Who doesn’t love chocolate? Chocolate for you, chocolate for me. Chocolate for Consumer Reports’ staffers who worked hard sampling and evaluating boxed chocolates.
It’s not a dream job. Actually, some chocolates that have a very good reputation aren’t as good as you would expect. For example, Consumer Reports says Godiva’s Signature Chocolate Truffles Gift Box was described as chewy and waxy. And evaluators called Harry & David’s Signature Chocolate Truffles plasticky and chalky.
Really good chocolate is going to be shiny, not dull, and it’s going to be snappy as opposed to sort of waxy or chewy. In terms of flavor, sugar isn’t the first thing you should taste when biting into good chocolate.
A Consumer Reports favorite was from Dandelion Chocolate, an artisanal company in San Francisco. The Single-Origin Truffle Collection for $45 has rich, complex confections that topped everyone’s list.
If you want to woo a foodie, Consumer Reports says try the Vosges Haut-Chocolat Exotic Truffle Collection for $34. It features fresh-tasting flavors like wasabi, macadamia nut, olive oil, and curry will please the adventurous palate.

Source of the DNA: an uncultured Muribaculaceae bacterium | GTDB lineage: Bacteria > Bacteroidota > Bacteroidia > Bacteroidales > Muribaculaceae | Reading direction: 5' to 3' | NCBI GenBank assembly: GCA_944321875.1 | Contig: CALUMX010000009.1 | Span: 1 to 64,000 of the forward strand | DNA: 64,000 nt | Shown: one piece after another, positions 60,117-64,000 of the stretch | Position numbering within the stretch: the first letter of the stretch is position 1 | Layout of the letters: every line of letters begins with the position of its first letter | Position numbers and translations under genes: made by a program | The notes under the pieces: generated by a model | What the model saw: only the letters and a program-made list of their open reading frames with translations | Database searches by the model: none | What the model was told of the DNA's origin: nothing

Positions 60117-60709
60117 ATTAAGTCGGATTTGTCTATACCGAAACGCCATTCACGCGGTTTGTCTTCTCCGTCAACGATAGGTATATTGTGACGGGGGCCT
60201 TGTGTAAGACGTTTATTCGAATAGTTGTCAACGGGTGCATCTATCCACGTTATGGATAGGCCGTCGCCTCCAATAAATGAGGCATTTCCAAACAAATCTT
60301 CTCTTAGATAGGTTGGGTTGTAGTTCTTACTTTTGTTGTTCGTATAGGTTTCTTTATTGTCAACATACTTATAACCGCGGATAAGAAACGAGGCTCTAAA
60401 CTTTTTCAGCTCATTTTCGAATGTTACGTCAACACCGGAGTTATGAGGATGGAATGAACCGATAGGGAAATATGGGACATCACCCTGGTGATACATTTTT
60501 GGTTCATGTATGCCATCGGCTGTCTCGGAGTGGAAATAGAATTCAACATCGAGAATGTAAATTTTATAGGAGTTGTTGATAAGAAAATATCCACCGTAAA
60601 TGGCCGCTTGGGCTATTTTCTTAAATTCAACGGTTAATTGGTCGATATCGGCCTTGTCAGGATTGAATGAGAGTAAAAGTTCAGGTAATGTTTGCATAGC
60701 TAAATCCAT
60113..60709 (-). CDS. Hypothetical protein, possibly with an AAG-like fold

And if you want to give a gift that’s sure to impress and is as tasty as it is beautiful, Consumer Reports says the Formosa Bonbon Box for $31 would be a thrill for someone to receive. One tester actually gasped when she opened the box. The company also offers gluten-free, vegan and alcohol-free options.
But maybe you want to give chocolate that will not just win but also benefit your valentine’s heart? Give dark chocolate—the darker, the better. The cacao beans used to make dark chocolate contain flavonols, which are antioxidants that protect cells and help control inflammation.
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If you think dark chocolate is too bitter, Consumer Reports’ professional tasting panel found some high-cacao chocolate bars that are so tasty it will be easy for you to switch: the Ghirardelli Intense Dark Twilight Delight Bar for $2.90, Hu Organic Simple Dark Chocolate Bar for $6.70, and Trader Joe’s Dark Chocolate Bar for 60 cents.
And Consumer Reports says if you plan on baking a Valentine’s Day dessert, paying more for chocolate won’t necessarily get you a better-tasting product. Most people won’t be able to tell the difference. Instead, save the fancy stuff for snacking!